We are seeking panelists to help assess the potential impacts of new privacy protections on U.S. census data. We ask only that each panelist selects a use case of interest and compares some results using differentially private versions of 1940 or 2010 census data with results using original census data. To facilitate comparisons, the organizers can provide panelists with subsets of the data suited to their needs.
To express interest, please email Jonathan Schroeder (email@example.com), David Van Riper (firstname.lastname@example.org), and Tracy Kugler (email@example.com) by November 19, 2019.
Protecting the privacy of census respondents while publishing quality data are dual mandates for the U.S. Census Bureau. In August 2018, the Bureau announced a major change in their approach to privacy protection. According to the Bureau, increases in computing power and access to large individual-level databases mean that their traditional disclosure avoidance techniques no longer provide strong enough protection. In response, the Bureau plans to adopt a framework termed “differential privacy” for its 2020 Census disclosure avoidance system, which will entail injecting random noise into nearly all published data in order to guarantee a minimal risk of privacy loss.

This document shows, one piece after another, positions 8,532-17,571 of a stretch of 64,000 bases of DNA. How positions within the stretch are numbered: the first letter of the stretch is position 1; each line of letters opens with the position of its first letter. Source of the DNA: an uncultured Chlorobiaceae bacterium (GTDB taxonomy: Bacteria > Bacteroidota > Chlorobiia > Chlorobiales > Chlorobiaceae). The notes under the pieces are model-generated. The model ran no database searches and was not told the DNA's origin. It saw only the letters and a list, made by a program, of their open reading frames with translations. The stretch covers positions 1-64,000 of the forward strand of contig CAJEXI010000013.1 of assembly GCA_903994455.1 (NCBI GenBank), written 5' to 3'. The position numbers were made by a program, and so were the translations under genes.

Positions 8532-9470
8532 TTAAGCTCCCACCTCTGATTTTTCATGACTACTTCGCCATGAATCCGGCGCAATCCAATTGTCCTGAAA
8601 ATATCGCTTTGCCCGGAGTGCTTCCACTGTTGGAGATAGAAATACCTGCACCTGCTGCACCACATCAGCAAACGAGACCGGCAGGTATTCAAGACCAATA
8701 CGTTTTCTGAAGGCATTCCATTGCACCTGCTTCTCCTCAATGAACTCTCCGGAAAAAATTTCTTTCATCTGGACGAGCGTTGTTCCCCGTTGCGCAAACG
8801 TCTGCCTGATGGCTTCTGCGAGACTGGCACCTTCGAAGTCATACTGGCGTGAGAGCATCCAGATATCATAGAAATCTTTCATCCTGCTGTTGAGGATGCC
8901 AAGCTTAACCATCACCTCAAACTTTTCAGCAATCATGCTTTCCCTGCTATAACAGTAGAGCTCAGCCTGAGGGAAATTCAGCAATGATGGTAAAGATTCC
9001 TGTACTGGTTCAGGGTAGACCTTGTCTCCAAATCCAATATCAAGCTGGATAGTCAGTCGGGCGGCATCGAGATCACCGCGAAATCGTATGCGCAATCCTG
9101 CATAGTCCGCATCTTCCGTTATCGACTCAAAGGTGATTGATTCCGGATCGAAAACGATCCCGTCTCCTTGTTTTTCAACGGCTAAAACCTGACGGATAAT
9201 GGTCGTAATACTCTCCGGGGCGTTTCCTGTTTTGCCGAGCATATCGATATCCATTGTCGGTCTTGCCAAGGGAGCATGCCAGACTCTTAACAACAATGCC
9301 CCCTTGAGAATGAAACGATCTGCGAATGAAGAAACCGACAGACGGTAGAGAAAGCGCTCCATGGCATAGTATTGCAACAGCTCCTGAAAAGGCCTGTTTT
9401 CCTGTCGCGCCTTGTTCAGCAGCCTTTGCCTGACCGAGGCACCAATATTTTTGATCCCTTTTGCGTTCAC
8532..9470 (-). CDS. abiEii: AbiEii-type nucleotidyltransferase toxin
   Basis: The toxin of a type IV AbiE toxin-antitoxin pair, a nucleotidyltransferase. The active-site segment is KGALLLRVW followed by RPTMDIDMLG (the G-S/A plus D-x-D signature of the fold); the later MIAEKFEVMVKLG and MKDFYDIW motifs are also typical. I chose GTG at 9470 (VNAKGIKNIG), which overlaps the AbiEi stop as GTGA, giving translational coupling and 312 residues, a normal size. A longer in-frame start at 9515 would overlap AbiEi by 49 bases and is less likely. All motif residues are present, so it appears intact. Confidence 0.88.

While the planned approach would achieve state-of-the-art privacy protections, we believe census data users should be deeply concerned. A strict application of differential privacy would have pervasive and potentially severe impacts on the utility and accuracy of the country’s benchmark population data. In particular, for any given count statistic (e.g., total populations of urban areas, Black populations of census tracts, children in American Indian reservations, etc.), the amount of injected noise is roughly scale-independent, which tends to produce proportionally large errors for many small places and subgroups.
To help data users assess potential impacts and report their concerns, the Census Bureau has released demonstration data products, which supply differentially private versions of 1940 and 2010 data. In this session, the organizers will provide an overview of the Bureau’s reported plans, and panelists will present and discuss findings about the accuracy and utility of the demonstration data for various use cases.
|Introduction||David Van Riper Minnesota Population Center||15|
|Panelist||Tracy Kugler IPUMS||7|
|Panelist||Elizabeth Delmelle University of North Carolina at Charlotte||7|
|Panelist||Jason Jurjevich Portland State University||7|
|Panelist||John Cromartie USDA||7|
|Panelist||Nicholas Nagle University of Tennessee||7|
|Discussant||Jonathan Schroeder University of Minnesota||7|
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